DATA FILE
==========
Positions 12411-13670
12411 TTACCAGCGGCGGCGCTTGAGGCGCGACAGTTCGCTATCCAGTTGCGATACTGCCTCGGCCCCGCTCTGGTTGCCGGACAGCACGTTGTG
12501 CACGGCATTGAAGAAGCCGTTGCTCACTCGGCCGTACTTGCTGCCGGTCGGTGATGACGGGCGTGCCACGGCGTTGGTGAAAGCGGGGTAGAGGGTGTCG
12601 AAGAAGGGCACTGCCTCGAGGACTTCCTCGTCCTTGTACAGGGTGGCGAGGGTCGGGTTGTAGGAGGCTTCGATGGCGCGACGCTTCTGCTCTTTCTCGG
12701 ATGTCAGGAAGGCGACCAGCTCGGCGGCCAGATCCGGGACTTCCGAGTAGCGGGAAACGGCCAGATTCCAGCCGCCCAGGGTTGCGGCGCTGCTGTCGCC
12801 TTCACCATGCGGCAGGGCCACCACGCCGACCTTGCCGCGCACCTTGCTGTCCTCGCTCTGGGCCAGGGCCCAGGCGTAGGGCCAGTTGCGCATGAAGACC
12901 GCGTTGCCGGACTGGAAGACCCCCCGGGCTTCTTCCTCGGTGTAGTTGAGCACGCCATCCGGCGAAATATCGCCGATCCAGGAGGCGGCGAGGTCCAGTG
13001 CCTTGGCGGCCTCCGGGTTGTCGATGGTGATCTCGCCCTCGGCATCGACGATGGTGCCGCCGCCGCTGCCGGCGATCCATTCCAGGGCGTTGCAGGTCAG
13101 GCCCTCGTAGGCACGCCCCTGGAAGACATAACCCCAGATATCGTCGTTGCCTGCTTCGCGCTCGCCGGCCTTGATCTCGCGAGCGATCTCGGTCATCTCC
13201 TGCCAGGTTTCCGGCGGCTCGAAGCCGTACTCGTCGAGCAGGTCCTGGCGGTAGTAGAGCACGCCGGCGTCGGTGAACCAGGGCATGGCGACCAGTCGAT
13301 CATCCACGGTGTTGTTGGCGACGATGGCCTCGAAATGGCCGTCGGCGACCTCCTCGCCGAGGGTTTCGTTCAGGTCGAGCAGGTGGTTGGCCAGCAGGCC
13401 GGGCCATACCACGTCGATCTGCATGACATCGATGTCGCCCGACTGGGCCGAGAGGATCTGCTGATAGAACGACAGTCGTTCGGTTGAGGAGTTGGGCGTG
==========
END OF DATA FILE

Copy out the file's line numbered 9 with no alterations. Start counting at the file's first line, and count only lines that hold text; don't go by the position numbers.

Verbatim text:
13101 GCCCTCGTAGGCACGCCCCTGGAAGACATAACCCCAGATATCGTCGTTGCCTGCTTCGCGCTCGCCGGCCTTGATCTCGCGAGCGATCTCGGTCATCTCC